Bite-sized Wisdom: Saint Exupery

Why resist change when it could promise some of the best new moments for you? Here’s to always coming to know ourselves better.

“A single event can awaken within us a stranger totally unknown to us. To live is to be slowly born.”

– Antoine de Saint Exupery

 

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The Biggest Adventure You’ll Ever Take is Already in Progress

And oh but it is. As I turn another year older, I’m reaffirming a commitment to that grand ol’ adventure that is life.

From visiting Australia and New Zealand to putting on one of my favorite shows, the last 365 days have been chock full of adventures over which I’m still pinching myself.

Also, a big thank you to all of you readers who have been a part of this WordPress endeavor these past few months. What started as a pinboard for show inspiration quickly transformed into an amalgam of all things creative, random, or otherwise intriguing. Thank you all for your inspiring posts, thought-provoking comments and all-around support.

And may you all find ways to enjoy your own personal adventures.

Poster available here.

How Do You Measure Art’s Worth?

“The best theatre should be like gym for the soul”

– Anne Bogart

Recently at the Kirk Douglas Theatre, the LA Stage Alliance explored the intrinsic impact of live theatre in the first of their LA STAGE Talks series. But how does one go about measuring how theatre affects its audience members when an individual walks away from a show with no quantifiable differences? The piece touched you/changed your life/challenged you/made you think? Great. But how do you show that?

For the researchers involved in this study, their answer was a U.S.-wide survey. The lead researcher Alan Brown asserted, “If you can describe something, you can measure it.” And so they went off to help 18 theatres better understand what kept their patrons coming back.

Perhaps the most interesting part of their findings were their results on the motivations for attending a production.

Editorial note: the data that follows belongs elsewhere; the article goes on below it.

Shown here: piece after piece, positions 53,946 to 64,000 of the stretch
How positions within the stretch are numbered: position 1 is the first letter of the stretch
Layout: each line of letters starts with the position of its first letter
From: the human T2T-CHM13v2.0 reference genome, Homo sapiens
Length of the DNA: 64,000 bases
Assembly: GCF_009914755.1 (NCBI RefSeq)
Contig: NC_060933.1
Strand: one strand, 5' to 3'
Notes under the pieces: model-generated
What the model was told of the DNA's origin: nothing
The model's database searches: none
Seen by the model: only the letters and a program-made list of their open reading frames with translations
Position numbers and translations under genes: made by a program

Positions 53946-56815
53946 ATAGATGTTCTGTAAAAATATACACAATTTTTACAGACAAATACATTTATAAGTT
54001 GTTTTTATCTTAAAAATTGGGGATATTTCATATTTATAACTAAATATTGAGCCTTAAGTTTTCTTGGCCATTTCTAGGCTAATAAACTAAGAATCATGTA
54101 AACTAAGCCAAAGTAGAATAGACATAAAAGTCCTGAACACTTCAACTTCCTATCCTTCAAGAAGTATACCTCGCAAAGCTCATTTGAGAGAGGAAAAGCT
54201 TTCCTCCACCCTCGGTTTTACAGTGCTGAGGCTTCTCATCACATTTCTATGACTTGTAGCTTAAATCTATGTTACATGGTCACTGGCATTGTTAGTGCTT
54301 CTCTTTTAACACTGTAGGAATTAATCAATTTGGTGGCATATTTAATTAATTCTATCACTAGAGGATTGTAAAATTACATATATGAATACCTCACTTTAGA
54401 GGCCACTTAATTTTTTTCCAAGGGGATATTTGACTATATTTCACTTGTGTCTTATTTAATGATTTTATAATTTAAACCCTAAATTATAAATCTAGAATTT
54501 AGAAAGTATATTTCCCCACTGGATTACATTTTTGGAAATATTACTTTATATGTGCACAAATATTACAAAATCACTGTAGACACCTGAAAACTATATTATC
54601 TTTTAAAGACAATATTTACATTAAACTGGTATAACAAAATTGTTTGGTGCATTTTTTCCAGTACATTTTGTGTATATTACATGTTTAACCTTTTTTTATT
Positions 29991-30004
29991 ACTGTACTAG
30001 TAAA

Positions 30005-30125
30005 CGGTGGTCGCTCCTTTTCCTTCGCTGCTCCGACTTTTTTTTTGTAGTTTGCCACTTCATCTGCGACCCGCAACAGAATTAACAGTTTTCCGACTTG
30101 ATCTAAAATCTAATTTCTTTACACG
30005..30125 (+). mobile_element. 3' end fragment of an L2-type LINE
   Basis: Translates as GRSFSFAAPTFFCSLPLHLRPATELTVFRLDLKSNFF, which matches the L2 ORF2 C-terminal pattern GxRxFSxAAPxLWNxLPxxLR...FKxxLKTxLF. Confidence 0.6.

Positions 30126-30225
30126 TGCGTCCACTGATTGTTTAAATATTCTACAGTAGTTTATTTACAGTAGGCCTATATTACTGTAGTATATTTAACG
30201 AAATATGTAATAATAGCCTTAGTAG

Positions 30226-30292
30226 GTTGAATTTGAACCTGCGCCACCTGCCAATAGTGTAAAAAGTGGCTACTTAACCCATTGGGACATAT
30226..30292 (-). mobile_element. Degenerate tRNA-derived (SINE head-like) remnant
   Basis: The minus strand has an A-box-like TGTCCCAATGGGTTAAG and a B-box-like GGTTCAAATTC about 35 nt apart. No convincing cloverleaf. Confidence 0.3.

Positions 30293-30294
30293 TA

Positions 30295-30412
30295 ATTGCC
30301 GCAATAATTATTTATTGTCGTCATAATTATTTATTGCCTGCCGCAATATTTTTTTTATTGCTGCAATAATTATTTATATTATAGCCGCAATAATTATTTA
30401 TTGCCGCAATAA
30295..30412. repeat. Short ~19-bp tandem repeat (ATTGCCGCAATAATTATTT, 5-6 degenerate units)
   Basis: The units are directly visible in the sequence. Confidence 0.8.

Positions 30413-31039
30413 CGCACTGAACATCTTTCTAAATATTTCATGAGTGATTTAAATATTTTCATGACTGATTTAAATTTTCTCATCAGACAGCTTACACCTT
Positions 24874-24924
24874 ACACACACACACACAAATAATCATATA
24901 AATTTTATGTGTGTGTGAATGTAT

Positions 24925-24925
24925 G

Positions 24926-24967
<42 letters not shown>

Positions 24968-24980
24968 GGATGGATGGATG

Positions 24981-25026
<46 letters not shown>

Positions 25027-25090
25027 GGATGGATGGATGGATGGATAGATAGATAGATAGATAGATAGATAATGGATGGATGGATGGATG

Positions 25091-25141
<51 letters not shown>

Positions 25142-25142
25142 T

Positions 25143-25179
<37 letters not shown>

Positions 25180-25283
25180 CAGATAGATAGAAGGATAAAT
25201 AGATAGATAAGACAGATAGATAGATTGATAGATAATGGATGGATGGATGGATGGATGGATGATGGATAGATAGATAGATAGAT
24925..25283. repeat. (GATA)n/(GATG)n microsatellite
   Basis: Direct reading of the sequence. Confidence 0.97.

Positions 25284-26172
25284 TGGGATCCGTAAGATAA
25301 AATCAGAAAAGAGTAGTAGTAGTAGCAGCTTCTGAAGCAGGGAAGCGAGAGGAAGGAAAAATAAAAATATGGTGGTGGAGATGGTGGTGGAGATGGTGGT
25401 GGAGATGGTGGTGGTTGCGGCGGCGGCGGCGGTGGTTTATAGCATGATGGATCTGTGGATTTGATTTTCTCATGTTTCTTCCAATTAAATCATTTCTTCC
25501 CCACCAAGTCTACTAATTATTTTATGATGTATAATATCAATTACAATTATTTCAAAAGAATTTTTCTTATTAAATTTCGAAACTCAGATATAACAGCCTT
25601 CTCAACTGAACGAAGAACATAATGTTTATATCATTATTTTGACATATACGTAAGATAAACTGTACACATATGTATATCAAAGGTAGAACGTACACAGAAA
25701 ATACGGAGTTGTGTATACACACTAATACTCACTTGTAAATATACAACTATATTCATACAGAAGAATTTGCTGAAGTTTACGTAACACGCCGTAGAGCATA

For most, a primary motivation was “to relax or escape,” which goes up significantly with age, and then tapers off. The second most popular motivation was the desire “to be emotionally moved or inspired,” which also increased with age, before leveling off. Ranking third was “to spend time with family members,” which rises during the child rearing years, and then, “plunges” later.

Another interesting motivation was “to re-visit a familiar work of art,” especially true in cases of classic musical theatre pieces and staples such as the Nutcracker and Christmas Carol, which served as a primary reason for older theatergoers to attend.

Interestingly, the motivation “being invited by someone else,” was highly recorded throughout the results. Brown was able to report that “an invitation from a friend explains half of all art participation.”

The last one speaks greatly to the idea of art as a community. We often forget the power of people and the strength of word of mouth. Theatre cannot exist without the audience. Thus it is as necessary to cultivate a great audience as it is to find a great cast when working on a piece. The two are interdependent. The crowd will sustain the theatre, and the theatre will sustain the crowd.

What are some of your reasons for getting down to the theatre?